Mount Warning is the central volcanic remnant of an ancient shield volcano, the Tweed Volcano, which would have been about 1,900 m (6,200 ft) above sea level or just under twice the height of the current mountain.[4] This volcano erupted around 23 million years ago.[5] As the mountain's central vent cooled it shrank, forming a depression at the top that has greatly eroded.[4]
en.wikipedia.org...

These are probably the most notable areas in and around Queensland, but there are more: en.wikipedia.org...
Look at this list and tell me that Australia travelled over a hotspot causing most of the eastern Australian volcanoes from north to south and that the same hot spot is currently in Bass Strait.....that's what is is written about on Glass house Mountains information boards.

edit on 9-11-2010 by zenius because: oops



posted on Nov, 9 2010 @ 04:56 PM
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reply to post by bkaust
 


I think I found the one you may have heard about, it's in Victoria near Ballerat:
www.thecourier.com.au...

That's interesting as volcanos were almost a non topic when I lived in Victoria. I guess it's not too far from Bass Strait though. Maybe there is a connection after all



posted on Nov, 9 2010 @ 08:32 PM
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Originally posted by zenius

I haven't heard of any Australian volcanoes that may be 'rocky'. Mt Gambia in South Australia they tell us is the most recently active one (4,500 years).
The volcanic cones are near Brisbane and called the Glass House Mountains:

Glass House Mountains National Park is a national park in Queensland (Australia), 70 km (43 mi) northeast of Brisbane. It consists of a flat plain punctuated by rhyolite and trachyte volcanic plugs, the cores of extinct volcanoes that formed 27 million to 26 million years ago.[1][2] The mountains would once have had pyroclastic exteriors, but these have eroded away.

en.wikipedia.org...
This is the area where I live.


Thats the place I seen on the TV


This exact shot is what I saw
upload.wikimedia.org...

I don't know about passing over a hot spot, but if you look on Google Earth at the area between Australia and to the East of New Zealand you can see where the old Pacific Plate/Australian Plate margin was at one time = "the Coleville Ridge" 2nd one in from the Kermadec Trench/Ridge (todays margin), then even further in there is the big crack and ridge that runs up from Cape Reianga, NZ through Norfolk island to New Caledonia, perhaps an even older margin, so there is every possiblity the oldest margin was in fact the Australian East coast, parallel to where those volcanos are.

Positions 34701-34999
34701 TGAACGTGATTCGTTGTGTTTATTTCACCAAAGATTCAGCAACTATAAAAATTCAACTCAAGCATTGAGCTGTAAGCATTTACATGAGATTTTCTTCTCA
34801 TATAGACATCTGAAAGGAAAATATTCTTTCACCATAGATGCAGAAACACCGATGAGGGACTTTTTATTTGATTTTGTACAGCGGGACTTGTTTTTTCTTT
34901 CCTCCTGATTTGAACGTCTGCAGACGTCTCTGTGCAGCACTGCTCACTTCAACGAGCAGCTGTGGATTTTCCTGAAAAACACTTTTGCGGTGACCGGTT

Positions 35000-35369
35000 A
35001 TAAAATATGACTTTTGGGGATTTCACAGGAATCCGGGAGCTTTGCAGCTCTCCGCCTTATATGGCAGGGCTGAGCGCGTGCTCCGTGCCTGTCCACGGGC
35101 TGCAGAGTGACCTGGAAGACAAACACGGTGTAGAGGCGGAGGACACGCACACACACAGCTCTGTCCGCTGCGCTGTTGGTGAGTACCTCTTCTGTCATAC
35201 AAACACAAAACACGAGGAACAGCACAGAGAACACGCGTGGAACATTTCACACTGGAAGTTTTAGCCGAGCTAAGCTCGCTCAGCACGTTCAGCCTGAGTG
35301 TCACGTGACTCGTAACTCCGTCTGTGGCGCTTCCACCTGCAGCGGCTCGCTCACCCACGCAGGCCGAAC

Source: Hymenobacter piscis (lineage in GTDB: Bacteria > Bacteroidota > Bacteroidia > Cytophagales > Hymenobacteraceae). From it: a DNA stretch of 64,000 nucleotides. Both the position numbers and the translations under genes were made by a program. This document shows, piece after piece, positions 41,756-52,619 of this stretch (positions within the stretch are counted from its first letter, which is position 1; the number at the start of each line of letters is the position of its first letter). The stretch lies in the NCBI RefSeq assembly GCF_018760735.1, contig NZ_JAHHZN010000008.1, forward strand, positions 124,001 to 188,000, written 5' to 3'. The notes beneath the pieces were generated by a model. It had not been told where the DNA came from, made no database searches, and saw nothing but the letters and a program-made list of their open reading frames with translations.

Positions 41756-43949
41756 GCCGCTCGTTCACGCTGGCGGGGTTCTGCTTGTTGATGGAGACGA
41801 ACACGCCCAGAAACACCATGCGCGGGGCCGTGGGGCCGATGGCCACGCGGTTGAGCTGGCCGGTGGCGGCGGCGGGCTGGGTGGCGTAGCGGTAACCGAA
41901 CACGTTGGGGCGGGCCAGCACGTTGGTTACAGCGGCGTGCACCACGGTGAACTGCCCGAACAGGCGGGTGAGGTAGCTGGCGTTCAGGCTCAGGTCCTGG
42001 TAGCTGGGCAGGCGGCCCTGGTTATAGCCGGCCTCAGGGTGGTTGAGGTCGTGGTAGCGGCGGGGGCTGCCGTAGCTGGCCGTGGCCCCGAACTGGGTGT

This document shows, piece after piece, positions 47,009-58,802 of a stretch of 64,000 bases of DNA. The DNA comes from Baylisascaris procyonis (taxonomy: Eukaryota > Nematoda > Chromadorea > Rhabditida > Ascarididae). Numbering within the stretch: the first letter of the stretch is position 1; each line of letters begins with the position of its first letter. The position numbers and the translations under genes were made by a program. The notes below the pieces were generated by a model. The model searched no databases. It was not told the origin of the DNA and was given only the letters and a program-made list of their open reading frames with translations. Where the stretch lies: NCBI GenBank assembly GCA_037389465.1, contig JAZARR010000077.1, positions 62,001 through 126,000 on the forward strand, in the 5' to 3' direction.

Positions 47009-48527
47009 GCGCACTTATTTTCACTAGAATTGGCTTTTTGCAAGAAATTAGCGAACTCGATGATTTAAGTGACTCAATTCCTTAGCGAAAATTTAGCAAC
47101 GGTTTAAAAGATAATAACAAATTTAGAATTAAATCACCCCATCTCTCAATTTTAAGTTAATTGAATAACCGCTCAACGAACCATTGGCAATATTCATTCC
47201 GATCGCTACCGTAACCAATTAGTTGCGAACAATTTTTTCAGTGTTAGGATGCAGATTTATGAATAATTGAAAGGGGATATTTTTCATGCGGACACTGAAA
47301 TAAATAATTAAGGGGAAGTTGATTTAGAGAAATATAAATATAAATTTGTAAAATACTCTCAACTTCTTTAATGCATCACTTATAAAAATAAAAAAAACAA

Just a theory
edit on 9-11-2010 by muzzy because: (no reason given)

edit on 9-11-2010 by muzzy because: (no reason given)



posted on Nov, 9 2010 @ 08:36 PM
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reply to post by muzzy
 
That picture is beautiful
nuf said



posted on Nov, 9 2010 @ 09:05 PM
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reply to post by zenius
 


I meant rockhampton, sorry I assumed if you were a Queenslander you would know the abbreviation. (that's not meant to come across bi***y btw :p) I'm sure I read something about one, I'll have to do a search when I'm online next!



posted on Nov, 9 2010 @ 09:06 PM
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Originally posted by zenius
reply to post by bkaust
 


I think I found the one you may have heard about, it's in Victoria near Ballerat:
www.thecourier.com.au...

That's interesting as volcanos were almost a non topic when I lived in Victoria. I guess it's not too far from Bass Strait though. Maybe there is a connection after all


yeah, I've read up about that one too, I was surprised when I first hear about it! you dont think 'volcano' when you hear Victoria!



posted on Nov, 9 2010 @ 09:13 PM
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reply to post by bkaust
 



yeah, I've read up about that one too, I was surprised when I first hear about it! you dont think 'volcano' when you hear Victoria!


I don't think volcano when I hear Australia, let alone Victoria! In fact today I have been enlightened.

So, when is it gonna blow then?